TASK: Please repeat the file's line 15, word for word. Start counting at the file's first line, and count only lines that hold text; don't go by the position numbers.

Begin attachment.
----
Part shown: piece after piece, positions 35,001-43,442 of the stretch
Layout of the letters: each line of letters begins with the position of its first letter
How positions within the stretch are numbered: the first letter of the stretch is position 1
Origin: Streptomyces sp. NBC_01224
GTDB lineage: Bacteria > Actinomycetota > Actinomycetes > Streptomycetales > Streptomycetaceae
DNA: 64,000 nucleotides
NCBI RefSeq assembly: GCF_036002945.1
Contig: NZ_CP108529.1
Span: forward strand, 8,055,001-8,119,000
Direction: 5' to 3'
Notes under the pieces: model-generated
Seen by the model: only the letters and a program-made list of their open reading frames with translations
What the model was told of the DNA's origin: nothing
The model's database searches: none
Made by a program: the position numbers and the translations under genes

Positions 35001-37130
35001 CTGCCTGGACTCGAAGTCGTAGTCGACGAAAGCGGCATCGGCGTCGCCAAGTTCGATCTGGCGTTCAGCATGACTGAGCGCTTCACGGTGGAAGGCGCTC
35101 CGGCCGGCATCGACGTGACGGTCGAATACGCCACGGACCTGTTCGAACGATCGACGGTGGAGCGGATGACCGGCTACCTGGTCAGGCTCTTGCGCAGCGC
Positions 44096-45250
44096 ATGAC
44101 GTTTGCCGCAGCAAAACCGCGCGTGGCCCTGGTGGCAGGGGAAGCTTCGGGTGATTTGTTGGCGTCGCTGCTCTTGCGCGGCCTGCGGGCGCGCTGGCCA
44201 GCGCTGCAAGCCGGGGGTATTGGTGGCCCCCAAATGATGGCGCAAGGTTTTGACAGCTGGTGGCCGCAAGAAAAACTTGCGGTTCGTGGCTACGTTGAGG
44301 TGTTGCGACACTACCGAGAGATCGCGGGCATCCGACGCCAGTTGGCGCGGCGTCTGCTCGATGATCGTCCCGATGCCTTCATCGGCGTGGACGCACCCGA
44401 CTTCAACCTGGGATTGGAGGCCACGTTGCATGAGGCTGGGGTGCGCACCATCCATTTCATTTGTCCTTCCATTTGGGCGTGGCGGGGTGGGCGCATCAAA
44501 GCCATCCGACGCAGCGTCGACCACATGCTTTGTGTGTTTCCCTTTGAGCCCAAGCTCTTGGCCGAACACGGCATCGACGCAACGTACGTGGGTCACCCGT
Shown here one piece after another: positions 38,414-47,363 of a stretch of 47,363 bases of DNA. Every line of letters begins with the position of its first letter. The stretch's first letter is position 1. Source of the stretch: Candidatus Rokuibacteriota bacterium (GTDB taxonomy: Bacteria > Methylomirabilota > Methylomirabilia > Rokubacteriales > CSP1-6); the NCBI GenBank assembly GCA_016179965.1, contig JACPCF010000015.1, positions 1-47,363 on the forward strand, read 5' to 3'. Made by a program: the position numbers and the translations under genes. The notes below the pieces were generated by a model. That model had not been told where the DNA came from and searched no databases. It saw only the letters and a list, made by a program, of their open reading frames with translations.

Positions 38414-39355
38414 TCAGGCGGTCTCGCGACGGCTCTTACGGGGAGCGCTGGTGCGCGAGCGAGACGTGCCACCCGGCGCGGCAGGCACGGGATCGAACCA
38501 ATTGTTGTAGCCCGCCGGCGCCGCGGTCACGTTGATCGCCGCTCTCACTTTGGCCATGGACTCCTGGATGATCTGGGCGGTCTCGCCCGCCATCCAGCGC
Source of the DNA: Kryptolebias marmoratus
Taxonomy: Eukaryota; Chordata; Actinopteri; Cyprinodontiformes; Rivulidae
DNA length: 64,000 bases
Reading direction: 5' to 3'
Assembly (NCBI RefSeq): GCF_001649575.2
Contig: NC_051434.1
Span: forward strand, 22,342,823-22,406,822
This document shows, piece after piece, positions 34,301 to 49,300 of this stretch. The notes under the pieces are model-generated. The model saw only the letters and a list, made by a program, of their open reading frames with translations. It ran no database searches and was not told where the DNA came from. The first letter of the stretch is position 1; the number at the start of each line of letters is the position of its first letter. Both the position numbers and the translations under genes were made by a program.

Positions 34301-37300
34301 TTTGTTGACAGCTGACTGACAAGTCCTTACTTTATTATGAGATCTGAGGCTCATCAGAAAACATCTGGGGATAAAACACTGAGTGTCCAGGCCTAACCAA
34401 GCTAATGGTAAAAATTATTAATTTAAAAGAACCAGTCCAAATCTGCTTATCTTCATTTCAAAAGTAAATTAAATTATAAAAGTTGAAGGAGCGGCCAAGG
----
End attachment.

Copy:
Made by a program: the position numbers and the translations under genes